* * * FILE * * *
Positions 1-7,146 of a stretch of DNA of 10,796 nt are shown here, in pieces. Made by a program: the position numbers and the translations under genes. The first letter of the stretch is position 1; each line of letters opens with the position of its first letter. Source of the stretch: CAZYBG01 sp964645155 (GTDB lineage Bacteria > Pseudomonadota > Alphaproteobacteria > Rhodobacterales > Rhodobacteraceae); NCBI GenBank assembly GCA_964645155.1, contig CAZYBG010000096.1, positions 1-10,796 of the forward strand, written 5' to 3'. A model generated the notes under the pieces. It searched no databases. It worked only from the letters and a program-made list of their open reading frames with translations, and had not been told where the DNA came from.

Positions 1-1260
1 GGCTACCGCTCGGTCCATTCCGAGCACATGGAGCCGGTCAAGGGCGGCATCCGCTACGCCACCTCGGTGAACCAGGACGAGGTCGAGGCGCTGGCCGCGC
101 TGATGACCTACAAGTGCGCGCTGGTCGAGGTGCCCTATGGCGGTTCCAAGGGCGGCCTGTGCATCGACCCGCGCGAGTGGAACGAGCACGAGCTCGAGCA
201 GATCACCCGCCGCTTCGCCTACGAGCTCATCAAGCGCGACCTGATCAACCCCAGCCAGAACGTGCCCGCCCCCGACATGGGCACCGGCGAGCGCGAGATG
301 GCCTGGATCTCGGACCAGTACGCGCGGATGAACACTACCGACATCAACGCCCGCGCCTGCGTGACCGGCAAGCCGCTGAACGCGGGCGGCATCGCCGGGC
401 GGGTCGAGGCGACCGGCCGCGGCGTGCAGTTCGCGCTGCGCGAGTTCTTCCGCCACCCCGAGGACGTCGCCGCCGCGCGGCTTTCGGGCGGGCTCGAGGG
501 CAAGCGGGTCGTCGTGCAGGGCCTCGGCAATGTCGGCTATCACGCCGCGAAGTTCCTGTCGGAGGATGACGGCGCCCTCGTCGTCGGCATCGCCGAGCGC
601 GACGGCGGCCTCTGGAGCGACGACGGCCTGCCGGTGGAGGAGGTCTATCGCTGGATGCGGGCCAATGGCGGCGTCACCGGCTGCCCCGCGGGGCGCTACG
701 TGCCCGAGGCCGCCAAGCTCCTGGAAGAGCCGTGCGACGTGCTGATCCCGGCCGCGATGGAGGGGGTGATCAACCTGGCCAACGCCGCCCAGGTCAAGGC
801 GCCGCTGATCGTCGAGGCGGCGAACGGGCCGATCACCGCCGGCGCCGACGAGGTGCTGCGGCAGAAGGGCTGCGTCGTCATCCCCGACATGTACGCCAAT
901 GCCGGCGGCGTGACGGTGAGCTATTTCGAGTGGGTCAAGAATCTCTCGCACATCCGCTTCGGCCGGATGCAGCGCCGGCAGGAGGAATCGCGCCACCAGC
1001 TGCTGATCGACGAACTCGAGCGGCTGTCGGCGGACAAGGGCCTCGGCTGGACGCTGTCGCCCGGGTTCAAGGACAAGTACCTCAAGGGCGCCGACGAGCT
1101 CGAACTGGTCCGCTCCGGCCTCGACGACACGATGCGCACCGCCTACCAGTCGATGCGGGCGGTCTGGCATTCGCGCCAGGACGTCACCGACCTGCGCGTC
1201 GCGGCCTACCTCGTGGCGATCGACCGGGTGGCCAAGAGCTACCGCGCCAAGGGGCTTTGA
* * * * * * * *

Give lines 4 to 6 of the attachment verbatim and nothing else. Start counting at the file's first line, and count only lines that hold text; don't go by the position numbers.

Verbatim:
101 TGATGACCTACAAGTGCGCGCTGGTCGAGGTGCCCTATGGCGGTTCCAAGGGCGGCCTGTGCATCGACCCGCGCGAGTGGAACGAGCACGAGCTCGAGCA
201 GATCACCCGCCGCTTCGCCTACGAGCTCATCAAGCGCGACCTGATCAACCCCAGCCAGAACGTGCCCGCCCCCGACATGGGCACCGGCGAGCGCGAGATG
301 GCCTGGATCTCGGACCAGTACGCGCGGATGAACACTACCGACATCAACGCCCGCGCCTGCGTGACCGGCAAGCCGCTGAACGCGGGCGGCATCGCCGGGC